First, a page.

Polyclonal antibodies, such as anti-thymocyte globulin (ATG) and anti-lymphocyte globulin (ALG), are prepared by inoculating rabbits or horses with human lymphocytes or thymocytes and collecting their serum following immunisation. The IgG fraction is purified, but contains antibodies not only to lymphocytes, but also to platelets and red cells. ATG and ALG are fully xenogeneic and are therefore recognised by the recipient’s immune system as foreign, resulting in the development of neutralising antibodies. This prevents recurrent use. Despite this limitation, the lack of specificity and the development of a first-dose reaction, the so-called ‘cytokine release syndrome’ that follows cell lysis in up to 80% of patients, ATG is still used to treat steroid-resistant rejection.
Monoclonal antibodies (mAbs) are derived from a single plasma cell clone, and thus have a single specificity. The first mAb used in transplantation was the anti-CD3 antibody Muromonab-CD3 (OKT3). This has the advantage of specificity, targeting only T cells, but patients may still develop a cytokine release syndrome. Furthermore, OKT3 is a fully xenogeneic protein and thus antibodies are raised against it, limiting efficacy. Newer mAb are comprised of a murine variable region and a human Fc portion (chimeric antibodies, e.g. basiliximab) or are more fully humanised with only a xenogenic complementarity-determining region (CDR), e.g. alemtuzumab, where the CDRs are of rat origin. The nomenclature of mAbs allows the identification of the source of antibody by the letters preceding the mAb stem. For chimeric antibodies, the source substem ‘-xi-’ are used, whereas for humanised antibodies, the substem ‘-zu-’ is used. All mAb now end with the stem-mab.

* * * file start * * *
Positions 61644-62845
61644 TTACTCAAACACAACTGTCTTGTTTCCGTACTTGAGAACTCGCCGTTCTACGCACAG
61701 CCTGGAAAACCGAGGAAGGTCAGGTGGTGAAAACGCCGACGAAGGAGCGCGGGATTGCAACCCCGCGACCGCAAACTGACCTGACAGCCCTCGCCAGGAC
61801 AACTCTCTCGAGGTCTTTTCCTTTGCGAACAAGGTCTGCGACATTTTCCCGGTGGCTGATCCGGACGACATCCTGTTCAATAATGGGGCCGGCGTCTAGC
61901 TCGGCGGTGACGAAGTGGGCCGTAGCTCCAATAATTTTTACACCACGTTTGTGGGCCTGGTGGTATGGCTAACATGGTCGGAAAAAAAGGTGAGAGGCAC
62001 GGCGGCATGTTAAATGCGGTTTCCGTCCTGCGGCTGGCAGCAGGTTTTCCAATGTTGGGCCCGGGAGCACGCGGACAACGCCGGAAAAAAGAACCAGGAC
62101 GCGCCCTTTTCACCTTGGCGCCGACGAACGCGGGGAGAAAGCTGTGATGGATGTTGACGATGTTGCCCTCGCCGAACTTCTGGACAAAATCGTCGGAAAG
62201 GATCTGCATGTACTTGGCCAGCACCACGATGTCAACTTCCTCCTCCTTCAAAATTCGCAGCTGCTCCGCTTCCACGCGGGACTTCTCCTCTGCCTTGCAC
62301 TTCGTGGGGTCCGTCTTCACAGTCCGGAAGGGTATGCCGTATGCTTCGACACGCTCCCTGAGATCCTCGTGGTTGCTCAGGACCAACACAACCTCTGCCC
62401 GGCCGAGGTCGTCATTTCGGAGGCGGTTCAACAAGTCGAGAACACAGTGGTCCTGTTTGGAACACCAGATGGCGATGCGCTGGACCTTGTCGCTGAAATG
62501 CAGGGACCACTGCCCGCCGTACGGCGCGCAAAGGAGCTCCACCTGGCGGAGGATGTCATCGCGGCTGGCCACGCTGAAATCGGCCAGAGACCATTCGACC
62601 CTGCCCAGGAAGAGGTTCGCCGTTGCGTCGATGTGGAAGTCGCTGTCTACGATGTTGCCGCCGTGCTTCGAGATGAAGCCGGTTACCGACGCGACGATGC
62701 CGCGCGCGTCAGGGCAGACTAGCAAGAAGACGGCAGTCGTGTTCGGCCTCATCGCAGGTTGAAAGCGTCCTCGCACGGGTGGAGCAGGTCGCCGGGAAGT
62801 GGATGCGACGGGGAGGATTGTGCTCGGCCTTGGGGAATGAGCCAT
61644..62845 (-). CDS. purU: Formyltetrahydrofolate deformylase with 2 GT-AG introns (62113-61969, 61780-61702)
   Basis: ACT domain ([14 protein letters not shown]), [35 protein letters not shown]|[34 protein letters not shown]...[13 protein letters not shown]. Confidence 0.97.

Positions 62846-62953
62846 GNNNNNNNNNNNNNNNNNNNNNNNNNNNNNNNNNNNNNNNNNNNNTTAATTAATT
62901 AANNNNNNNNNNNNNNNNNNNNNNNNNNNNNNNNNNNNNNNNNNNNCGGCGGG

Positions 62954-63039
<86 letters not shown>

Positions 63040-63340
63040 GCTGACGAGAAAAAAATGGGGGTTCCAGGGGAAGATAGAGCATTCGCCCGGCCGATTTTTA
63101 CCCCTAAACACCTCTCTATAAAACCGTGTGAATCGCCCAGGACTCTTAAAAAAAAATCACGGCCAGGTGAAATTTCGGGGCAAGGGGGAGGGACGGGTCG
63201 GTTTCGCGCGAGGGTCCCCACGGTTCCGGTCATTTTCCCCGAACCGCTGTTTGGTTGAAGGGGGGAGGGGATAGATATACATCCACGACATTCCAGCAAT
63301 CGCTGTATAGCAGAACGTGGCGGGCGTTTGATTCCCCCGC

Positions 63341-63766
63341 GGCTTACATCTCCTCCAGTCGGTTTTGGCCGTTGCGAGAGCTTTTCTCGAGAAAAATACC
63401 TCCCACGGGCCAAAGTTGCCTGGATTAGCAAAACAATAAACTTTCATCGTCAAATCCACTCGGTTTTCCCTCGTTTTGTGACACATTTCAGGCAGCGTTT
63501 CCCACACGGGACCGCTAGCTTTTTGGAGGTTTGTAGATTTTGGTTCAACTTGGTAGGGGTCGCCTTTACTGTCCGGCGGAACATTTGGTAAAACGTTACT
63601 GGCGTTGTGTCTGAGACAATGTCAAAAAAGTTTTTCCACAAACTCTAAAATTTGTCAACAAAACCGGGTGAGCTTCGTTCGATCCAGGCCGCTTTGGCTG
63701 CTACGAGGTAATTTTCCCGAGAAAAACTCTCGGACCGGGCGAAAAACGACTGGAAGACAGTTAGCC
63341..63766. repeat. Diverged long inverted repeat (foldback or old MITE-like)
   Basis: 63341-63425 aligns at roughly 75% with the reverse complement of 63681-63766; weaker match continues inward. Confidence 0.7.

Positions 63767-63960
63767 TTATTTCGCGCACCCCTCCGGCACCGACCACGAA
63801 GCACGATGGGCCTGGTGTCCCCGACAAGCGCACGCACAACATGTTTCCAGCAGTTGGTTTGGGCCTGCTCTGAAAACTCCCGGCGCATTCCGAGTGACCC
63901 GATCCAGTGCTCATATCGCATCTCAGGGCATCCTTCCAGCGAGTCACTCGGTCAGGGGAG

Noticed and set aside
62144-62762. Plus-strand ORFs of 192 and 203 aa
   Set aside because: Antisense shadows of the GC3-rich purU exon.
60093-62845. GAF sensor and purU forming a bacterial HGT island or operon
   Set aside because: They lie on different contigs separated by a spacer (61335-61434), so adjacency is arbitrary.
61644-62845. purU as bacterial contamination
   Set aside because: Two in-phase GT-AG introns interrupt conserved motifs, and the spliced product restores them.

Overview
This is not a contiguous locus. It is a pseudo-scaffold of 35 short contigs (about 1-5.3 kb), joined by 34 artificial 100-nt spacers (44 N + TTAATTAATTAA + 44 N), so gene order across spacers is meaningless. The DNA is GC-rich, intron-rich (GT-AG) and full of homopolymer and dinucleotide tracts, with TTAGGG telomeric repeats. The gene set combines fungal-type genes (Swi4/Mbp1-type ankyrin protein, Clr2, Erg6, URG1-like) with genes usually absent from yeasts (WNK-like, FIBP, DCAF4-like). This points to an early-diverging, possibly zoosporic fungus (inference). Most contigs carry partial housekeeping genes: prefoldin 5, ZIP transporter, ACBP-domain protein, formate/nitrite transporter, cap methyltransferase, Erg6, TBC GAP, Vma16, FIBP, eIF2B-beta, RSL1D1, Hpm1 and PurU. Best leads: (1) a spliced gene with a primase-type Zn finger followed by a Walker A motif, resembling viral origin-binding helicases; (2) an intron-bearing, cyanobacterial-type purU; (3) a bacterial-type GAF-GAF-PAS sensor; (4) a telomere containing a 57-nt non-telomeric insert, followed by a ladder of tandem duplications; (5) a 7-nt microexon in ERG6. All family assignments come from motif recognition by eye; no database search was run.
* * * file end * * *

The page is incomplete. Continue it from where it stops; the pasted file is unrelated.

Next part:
An alternative to humanised mAbs is the construction of fusion proteins (FPs), in which the Fc part of human IgG1 is fused with a human soluble receptor or ligand of a target molecule. FPs are novel molecules but are composed of fully human subunits, limiting the development of neutralising antibodies. The addition of the Fc portion of IgG1 prolongs the half-life of the soluble receptor or ligand. In transplantation, belatacept, a modified CTLA-4 fusion protein, has been used as a maintenance agent in place of calcineurin inhibitors.